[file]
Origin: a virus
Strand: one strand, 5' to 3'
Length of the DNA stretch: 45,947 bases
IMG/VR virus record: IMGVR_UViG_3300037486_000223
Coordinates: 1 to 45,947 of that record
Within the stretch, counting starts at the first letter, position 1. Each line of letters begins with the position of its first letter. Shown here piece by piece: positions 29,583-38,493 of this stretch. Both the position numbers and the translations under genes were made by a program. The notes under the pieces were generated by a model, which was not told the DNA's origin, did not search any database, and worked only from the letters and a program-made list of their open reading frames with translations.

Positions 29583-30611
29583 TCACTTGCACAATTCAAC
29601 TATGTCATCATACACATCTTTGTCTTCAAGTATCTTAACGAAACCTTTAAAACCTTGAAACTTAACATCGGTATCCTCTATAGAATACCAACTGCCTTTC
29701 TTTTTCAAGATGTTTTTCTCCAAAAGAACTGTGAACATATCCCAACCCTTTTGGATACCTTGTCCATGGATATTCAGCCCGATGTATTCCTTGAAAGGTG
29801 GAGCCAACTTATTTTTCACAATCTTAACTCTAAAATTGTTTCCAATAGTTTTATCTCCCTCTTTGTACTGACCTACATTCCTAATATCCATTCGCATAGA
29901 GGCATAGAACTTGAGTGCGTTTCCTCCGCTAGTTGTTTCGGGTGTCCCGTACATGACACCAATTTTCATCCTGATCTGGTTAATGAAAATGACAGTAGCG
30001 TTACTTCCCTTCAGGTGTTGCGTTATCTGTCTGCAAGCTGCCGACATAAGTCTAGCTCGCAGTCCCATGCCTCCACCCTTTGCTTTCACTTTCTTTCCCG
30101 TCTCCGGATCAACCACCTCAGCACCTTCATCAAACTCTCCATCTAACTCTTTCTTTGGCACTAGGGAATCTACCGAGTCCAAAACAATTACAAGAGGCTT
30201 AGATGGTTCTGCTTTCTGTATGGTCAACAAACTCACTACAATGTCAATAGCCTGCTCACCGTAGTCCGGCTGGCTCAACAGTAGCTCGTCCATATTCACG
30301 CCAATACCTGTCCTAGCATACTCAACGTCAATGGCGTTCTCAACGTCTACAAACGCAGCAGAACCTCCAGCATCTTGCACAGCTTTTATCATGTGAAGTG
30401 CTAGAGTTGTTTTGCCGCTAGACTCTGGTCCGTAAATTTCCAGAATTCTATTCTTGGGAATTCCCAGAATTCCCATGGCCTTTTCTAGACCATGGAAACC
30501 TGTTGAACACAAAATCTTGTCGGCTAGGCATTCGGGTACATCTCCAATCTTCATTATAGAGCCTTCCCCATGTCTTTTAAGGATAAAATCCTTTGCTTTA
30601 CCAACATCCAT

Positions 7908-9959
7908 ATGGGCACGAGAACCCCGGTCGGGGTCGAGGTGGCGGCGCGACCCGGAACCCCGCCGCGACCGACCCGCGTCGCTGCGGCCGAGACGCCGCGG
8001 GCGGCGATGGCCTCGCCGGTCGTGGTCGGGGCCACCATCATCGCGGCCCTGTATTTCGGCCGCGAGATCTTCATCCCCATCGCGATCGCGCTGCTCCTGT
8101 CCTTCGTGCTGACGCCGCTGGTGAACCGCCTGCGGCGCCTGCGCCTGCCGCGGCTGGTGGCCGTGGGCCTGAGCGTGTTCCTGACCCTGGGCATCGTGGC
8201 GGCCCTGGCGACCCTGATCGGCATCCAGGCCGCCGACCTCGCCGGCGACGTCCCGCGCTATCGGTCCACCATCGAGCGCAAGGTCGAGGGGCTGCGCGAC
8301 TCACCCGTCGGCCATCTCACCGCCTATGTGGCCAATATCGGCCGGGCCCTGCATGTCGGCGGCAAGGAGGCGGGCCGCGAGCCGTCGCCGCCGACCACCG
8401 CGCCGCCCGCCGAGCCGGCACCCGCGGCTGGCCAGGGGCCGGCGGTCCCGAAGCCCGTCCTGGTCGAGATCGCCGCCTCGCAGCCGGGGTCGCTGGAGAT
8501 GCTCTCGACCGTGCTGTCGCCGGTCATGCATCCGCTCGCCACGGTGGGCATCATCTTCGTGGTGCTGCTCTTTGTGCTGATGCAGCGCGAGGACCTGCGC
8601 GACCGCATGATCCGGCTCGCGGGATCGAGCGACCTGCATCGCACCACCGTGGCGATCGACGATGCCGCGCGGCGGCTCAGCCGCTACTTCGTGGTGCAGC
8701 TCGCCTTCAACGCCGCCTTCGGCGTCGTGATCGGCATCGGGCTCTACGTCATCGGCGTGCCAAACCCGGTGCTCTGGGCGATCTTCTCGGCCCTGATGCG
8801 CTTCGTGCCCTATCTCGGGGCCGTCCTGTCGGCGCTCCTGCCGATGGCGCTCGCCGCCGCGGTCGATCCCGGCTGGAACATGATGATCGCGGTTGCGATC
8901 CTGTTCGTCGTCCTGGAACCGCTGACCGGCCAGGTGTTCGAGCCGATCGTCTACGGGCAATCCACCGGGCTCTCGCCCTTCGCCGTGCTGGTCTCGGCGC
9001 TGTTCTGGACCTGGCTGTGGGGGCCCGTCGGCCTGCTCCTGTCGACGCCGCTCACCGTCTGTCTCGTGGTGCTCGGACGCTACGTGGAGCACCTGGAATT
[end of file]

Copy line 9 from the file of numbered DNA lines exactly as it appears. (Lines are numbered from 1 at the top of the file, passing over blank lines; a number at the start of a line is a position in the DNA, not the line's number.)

29601 TATGTCATCATACACATCTTTGTCTTCAAGTATCTTAACGAAACCTTTAAAACCTTGAAACTTAACATCGGTATCCTCTATAGAATACCAACTGCCTTTC